The official explanation is that Swartz “hanged himself” with a rope in his own apartment. I’m certain that sooner or later additional information will come out about how he also knocked out his own teeth and beat himself badly before hanging himself, because that’s the way these “suicides” of activists usually turn out.
Swartz’s death is just one of many mysterious deaths that have recently taken place. Just a few days ago, a celebrated rifle manufacturer named John Noveske was killed in a mysterious car crash — not long after posting details of all the school shooters who were taking psychiatric drugs.
Another prominent internet technology pioneer committed “suicide” just over a year ago. Ilya Zhitomirskiy co-created Diaspora, the so-called ‘Facebook-killer’ technology that created a free, decentralized technology system that posed a severe threat to the data-mining monopoly of Facebook.
It has also been reported and confirmed that radio host Alex Jones was stalked by gun-toting goons while in New York to appear on CNN. They tried to force him into some sort of altercation, but he escaped by hailing a cab and fleeing the area.
The next day, CNN guests announced live on the air that Piers Morgan should shoot Alex Jones with an AR-15, and they even threatened Alex’s children with a thinly-veiled comment about “I hope his children don’t die.”
Furthermore, another person I know who is a powerful activist for truth and freedom was very nearly killed yesterday in what looks like a planned automobile accident. He doesn’t yet wish to release his name or any further details, but from what he described to me, he was just “inches” away from being turned into roadkill.
As these mysterious deaths start to add up, intelligent people are asking questions: Is this part of a deliberate assassination campaign to take out top activists who question the government?
It’s not an unreasonable question given our current political climate and the existence of Obama’s secret kill list. Even Ron Paul has openly asked the question of who is on Obama’s kill list.
For the record, no one has attempted to kill me in at least the last 18 months. I am not aware of any threats against me, and I haven’t noticed anyone following me or stalking me.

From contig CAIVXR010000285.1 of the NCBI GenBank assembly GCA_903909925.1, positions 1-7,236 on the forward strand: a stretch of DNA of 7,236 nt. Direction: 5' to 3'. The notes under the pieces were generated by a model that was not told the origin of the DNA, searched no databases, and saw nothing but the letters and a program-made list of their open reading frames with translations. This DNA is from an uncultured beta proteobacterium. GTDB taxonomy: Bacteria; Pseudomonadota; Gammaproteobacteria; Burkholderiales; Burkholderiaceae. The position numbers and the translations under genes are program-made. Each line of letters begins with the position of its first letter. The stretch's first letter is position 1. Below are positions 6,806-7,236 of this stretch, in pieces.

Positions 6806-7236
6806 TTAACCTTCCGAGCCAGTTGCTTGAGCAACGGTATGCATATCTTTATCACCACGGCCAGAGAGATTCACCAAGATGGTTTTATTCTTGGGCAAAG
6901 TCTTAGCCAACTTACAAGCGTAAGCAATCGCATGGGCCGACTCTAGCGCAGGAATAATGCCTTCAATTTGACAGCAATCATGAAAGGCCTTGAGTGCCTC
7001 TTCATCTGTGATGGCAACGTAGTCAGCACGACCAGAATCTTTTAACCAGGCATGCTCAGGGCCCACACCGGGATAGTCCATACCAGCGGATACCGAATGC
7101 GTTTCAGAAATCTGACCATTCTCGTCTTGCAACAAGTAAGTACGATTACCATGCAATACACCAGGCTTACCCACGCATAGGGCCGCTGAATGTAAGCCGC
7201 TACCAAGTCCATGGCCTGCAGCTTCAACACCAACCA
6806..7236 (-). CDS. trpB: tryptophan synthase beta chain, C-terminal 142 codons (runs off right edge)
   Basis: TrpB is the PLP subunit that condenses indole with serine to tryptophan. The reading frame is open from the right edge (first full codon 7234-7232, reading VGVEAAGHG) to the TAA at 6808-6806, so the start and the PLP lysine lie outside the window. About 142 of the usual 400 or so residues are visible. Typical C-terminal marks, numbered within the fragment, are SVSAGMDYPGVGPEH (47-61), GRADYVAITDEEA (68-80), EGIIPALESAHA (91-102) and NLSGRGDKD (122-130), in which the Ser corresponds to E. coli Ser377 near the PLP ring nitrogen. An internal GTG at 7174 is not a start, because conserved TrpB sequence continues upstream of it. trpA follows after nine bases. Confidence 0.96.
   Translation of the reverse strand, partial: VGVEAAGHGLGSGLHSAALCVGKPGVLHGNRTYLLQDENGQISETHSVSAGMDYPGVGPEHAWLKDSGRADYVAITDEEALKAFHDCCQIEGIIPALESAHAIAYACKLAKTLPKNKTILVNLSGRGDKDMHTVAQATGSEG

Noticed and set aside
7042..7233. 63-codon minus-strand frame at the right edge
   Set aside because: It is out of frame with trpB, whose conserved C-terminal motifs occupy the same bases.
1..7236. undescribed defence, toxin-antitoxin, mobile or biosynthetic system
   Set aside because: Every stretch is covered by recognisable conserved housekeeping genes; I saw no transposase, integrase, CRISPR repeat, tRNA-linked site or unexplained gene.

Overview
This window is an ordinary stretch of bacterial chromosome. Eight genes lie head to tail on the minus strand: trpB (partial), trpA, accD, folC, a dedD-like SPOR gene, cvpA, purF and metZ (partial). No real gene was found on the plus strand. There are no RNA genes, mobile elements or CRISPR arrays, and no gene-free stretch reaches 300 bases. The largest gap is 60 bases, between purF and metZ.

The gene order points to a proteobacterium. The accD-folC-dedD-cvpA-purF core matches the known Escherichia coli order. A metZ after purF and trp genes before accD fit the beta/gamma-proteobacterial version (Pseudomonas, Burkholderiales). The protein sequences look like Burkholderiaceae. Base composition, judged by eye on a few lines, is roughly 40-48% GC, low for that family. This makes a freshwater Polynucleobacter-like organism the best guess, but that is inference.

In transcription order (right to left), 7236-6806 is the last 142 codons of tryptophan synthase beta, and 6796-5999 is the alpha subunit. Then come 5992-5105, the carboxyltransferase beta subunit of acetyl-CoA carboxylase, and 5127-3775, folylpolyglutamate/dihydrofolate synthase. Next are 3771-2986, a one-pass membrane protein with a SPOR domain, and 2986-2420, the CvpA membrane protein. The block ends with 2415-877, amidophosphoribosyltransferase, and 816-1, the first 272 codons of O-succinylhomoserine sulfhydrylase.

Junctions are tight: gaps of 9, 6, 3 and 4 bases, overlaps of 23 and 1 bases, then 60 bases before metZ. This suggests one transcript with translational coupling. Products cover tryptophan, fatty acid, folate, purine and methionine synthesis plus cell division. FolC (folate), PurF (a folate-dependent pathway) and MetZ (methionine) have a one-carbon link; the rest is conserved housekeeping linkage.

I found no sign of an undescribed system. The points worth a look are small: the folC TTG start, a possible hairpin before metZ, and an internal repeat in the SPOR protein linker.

But just for the record, in case something happens to me, I am NOT suicidal or depressed or unhappy with life. I’m thrilled to be alive, thrilled to keep moving humanity forward, and thrilled to be part of what can only be called a mass awakening of spiritual freedom in our world.
I’m not taking any medications whatsoever (and haven’t for decades), I do not drink alcohol, I do not use ANY recreational drugs whatsoever, I don’t visit prostitutes and I’m not in any way a violent person. In fact, I can’t even stand the thought of shooting animals (which is why I don’t hunt). I actually avoid stepping on ants!
I don’t drive at fast speeds on the highway, I don’t engage in dangerous hobbies like skydiving, and I’m actually very safety-minded about everything I do.
While I take precautions to protect myself from bad people, I’m obviously not going to detail those on the internet. All I can say is that if someone comes to kill me, they’d better be ready to take some casualties in the process.
I very much doubt people like Aaron Swartz knew much about self defense. He probably didn’t even own a gun. But this is a lesson all activists need to take to heart right now: Get armed. Go get trained in basic self defense. Start moving through your environments (cities, streets, parking lots, apartment buildings, etc.) with more of a “tactical” mindset.
Be aware of your surroundings. Stop using credit cards as they instantly reveal your physical location. Turn off your cell phones and remove their batteries whenever possible.
If you don’t learn to live a lot like a fugitive, you too might soon be “suicided” as part of what appears to be a national purge of the very best humanity has to offer.
Published: 12 January, 2013, 21:16
Edited: 13 January, 2013, 22:58
The co-founder of social news website Reddit committed suicide in New York City. Aaron Swartz was facing a possible sentence to decades in jail and a $1 million fine over the alleged theft of journal articles with intent to post them online.
“The tragic and heartbreaking information you received is, regrettably, true,” Swartz’ attorney, Elliot R. Peters, said in an email to The Tech.
Swartz hanged himself on Friday in his Brooklyn apartment weeks before he was to go on trial, police reported. His body was found by his girlfriend, who called the emergency services
The 26-year-old was the co-founder of Reddit and executive director of Demand Progress, a website that focuses on policy changes for civil liberties, civil rights, and government reform in the US. He advocated making information freely available online and cooperated with Creative Commons, a non-profit organization aiming to facilitate sharing of creative works.
Swartz was also a renowned programmer. By the age of 13, he created his first web application which was essentially the same idea as Wikipedia, according to his website. He contributed to the creation of the RSS, a popular web feed format used to alert users about updates of content.